The headmaster of a leading Battersea prep school recently described private tutoring as a “hideous concept” that can undermine education.

In the Times article, headmaster Ben Thomas bemoans the amount of tutoring in London, arguing there is far too much.

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I can see his point of view. According to the Sutton Trust 18% of UK children received private tuition in 2005 but by 2011-12 the figure had increased to 23%. In London 38% of children are thought to receive private tuition and it’s rising fast.

But that’s exactly what it is – it’s a headmaster’s point of view. It’s time someone started looking at this from a parent’s point of view. And here I am.

Firstly, let’s examine the headmaster’s view. High on the worry list is the fact that private tutoring is essentially an unregulated and unproven phenomenon. Also, headteachers are witness first hand to the incredibly busy day an average child has – they are set an enormous amount of homework and there shouldn’t be time in the week for two extra hours of tuition. It’s eating into the time when they should be being children.

Some believe private tutoring can undermine classroom learning because children tend to think, “I don’t need to listen to my teacher, I’ll ask the tutor when I get home”.

Mr Thomas believes “[…] that there is a significant industry which trades on insecurity and exam anxiety, sometimes undermining rather than building confidence. There should be a charter which requires all tutors to register with the school any child they tutor attends, so that all parties can work together.”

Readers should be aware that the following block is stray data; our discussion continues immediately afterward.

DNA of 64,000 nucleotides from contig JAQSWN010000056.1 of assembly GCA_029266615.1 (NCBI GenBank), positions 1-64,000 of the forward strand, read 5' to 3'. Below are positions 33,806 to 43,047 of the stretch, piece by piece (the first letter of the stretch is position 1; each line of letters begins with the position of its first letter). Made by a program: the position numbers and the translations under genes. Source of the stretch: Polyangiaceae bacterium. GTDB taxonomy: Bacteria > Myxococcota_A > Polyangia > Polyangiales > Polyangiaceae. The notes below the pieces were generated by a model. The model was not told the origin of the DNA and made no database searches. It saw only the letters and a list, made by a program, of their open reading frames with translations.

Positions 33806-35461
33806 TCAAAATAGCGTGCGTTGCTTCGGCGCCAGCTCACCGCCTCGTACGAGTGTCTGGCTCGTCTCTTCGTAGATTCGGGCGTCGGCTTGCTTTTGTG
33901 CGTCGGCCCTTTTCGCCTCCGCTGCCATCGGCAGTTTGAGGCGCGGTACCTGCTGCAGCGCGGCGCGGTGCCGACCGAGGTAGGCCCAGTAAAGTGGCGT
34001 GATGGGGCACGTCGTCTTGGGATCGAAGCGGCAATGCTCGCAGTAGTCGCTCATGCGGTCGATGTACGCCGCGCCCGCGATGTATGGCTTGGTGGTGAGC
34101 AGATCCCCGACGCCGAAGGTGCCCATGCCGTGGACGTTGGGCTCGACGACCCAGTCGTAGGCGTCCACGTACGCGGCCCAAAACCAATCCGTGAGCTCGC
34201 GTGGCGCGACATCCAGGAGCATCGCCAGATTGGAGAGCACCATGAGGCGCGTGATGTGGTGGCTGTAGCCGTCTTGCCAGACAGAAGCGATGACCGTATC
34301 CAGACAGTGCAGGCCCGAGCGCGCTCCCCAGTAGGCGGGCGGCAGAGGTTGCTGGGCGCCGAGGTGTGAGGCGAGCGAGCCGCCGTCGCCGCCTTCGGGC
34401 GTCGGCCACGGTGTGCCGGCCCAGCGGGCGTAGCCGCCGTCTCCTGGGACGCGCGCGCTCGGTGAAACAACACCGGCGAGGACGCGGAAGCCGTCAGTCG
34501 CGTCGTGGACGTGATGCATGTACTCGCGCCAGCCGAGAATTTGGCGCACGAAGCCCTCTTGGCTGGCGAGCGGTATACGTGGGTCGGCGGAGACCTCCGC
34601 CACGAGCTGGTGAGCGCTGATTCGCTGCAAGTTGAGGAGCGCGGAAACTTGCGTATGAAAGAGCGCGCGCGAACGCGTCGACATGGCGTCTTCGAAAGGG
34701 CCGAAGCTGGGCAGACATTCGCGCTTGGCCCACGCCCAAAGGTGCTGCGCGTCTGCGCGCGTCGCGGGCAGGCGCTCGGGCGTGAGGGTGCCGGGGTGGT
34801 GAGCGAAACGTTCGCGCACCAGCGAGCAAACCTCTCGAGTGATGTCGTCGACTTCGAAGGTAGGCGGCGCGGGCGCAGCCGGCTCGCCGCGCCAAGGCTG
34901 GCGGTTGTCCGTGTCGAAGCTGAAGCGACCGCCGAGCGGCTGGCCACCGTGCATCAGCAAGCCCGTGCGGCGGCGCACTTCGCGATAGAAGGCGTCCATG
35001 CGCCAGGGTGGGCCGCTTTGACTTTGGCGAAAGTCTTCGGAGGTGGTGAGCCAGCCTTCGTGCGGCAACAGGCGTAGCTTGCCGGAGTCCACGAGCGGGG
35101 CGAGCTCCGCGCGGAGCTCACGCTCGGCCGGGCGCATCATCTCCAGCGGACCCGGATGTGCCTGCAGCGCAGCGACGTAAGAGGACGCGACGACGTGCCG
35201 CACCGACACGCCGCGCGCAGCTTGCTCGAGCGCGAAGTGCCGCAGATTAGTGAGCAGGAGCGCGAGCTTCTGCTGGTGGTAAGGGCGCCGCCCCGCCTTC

I’m not saying that these and the worries of parents are mutually exclusive, of course many are shared. But a lot of parents feel obliged to tutor their kids and this isn’t only driven by a fear of missing out.

Statistics published by the Department for Education show thousands of teachers are giving lessons in English, maths and science when they do not have a relevant degree.

Figures reported by the Times show that almost a quarter of secondary school maths teachers (around 7,500) and more than a third of physics teachers (around 2,000) do not have a relevant degree-level qualification, while about 7,300 secondary school English teachers (a fifth) fall into the same category.

In addition, half of those teaching Spanish (about 3,400), more than half of information technology teachers (about 9,200) and more than two in five religious education teachers (6,500) do not hold a relevant qualification higher than an A level.

It’s no wonder that parents increasingly see private tutoring as a necessity for filling the gaps left by poor standards of classroom teaching.

And let’s not forget that often parents will simply employ a tutor to teach a subject not offered at the school, such as Latin or music. In such cases the parents shouldn’t be accused of turning education into a competition, they should be praised for aiming to enrich a child’s learning.

There are other reasons parents invite tutors into their homes – children with special educational needs or those that have fallen behind due to illness no doubt benefit from the extra help on offer. Parents are aware, too, that the world is an ever more competitive place as schools and universities continue to up their ante regarding admissions, grades and league tables.

Yes I find it vulgar that children as young as 2 are being privately tutored to secure places at top London prep schools. Yes I believe the test-heavy education system is eating into our children’s childhoods. But until parents feel that their children are getting a decent shot at a decent education, private tutoring isn’t going anywhere.

 

 

 

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Joseph

Joseph is a French and Spanish to English translator, language enthusiast, and blogger.